Although we would prefer our articles to reflect the many ways the water helps us, physically and emotionally, we must also acknowledge that we swim through the scene of a crime.
The Red Rebel’s visually striking protest in the Thames at Port Meadow in May focused attention on this crime.
Crime – do we exaggerate?
At last (for the moment) the newspapers are full of news about the business of our water companies – although not as full of this news as the rivers and seas are full of sewage after moderate to heavy rainfall. From these papers, we discover that: as we obediently put away our hosepipes this summer, the water companies allow 3 billion litres of treated water to leak out of their ageing pipes every day.
We’re told it would take £20 billion to repair the leaks in the water systems, a figure presented to sound shockingly impossible – but consider that water companies have handed £72 billion in dividends to their shareholders since they were privatised.
Between the leaks and the pollution caused by the creaking unattended infrastructure, you have to wonder what the criteria are for water company executives to earn the bonuses they give themselves every year – Liv Garfield of Severn Water took home £3.9 million last year. Is there no one regulating this? Not really. It looks a lot like the fines imposed on the companies by the Environment Agency are tucked onto the water companies’ spreadsheets as a cost of doing business – so, effectively, paid for by the customer. And the Environment Agency, increasingly deprived of funds by the government, is ever more powerless – they have called for water company bosses to be jailed, which sounds fair, but it’s unlikely to happen. Last year, an amendment to the Environment Bill would have placed a legal duty on water companies not to pump waste into rivers but it was voted down by 265 Tory MPs so it appears there is little support for regulation from government.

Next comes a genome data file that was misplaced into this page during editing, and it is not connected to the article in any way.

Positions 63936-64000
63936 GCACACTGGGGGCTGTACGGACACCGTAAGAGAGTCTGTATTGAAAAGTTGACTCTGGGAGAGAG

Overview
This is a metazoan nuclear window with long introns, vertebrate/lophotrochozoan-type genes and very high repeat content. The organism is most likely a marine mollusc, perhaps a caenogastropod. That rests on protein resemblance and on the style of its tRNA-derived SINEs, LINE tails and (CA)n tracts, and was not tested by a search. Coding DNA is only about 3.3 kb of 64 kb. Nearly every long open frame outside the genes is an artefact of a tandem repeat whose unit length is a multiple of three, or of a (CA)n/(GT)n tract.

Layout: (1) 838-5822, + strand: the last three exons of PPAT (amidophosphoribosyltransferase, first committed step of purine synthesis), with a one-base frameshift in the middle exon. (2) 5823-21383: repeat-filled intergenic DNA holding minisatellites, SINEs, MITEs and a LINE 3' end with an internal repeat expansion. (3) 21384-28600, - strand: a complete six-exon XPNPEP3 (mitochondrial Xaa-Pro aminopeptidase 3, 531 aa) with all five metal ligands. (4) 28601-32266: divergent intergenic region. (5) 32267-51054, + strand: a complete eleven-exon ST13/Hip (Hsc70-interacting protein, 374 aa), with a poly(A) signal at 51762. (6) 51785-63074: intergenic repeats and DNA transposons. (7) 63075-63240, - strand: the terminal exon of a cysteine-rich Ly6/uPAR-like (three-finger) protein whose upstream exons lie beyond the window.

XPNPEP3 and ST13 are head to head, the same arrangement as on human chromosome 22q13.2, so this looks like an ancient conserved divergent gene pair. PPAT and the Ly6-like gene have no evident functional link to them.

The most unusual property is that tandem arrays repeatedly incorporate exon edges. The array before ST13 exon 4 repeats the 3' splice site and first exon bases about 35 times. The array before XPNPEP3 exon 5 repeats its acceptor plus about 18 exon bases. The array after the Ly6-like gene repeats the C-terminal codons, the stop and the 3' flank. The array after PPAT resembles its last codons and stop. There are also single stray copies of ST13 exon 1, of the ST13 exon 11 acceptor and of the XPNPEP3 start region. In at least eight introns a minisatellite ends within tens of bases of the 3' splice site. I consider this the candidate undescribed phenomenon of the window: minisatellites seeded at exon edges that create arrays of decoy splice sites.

There’s more, so much more, but suffice to say that this level of corruption must class as a crime, so the very calm protest of Red Rebel Brigade is admirable.
The Red Rebel Brigade describe themselves on their website:
'We are an international performance artivist troupe dedicated to illuminating the global environmental crisis and supporting groups and organisations fighting to save humanity and all species from mass extinction.'
Three of the Rebels have written for us about their experience of protesting the environmental crisis in our rivers. We have channelled those three voices to flow as one recount, a single body of text – just as they protest as one body. After their poetic group monologue, we acknowledge some of the activists we are aware of who are campaigning to save our rivers and seas.
We move peacefully through volatile situations, between rebels and the police, and our presence in difficult situations always has calming and de-escalating effect. Red Rebels move slowly, silently, as one.
We ask people to see the familiar differently, to see into the heart of things, to remember that we are part of this world – not separate from it – and any harm we do, it is to ourselves.
One day, the image of Reds floating in the water surfaced in my mind; to silently give voice to the gratitude for what the river gives, and express grief for what humanity takes – for what our system destroys by sacrificing all that is beautiful in our world at the altar of money.
Our presence in Oxford in May 2022 was to bear witness to the state of our rivers.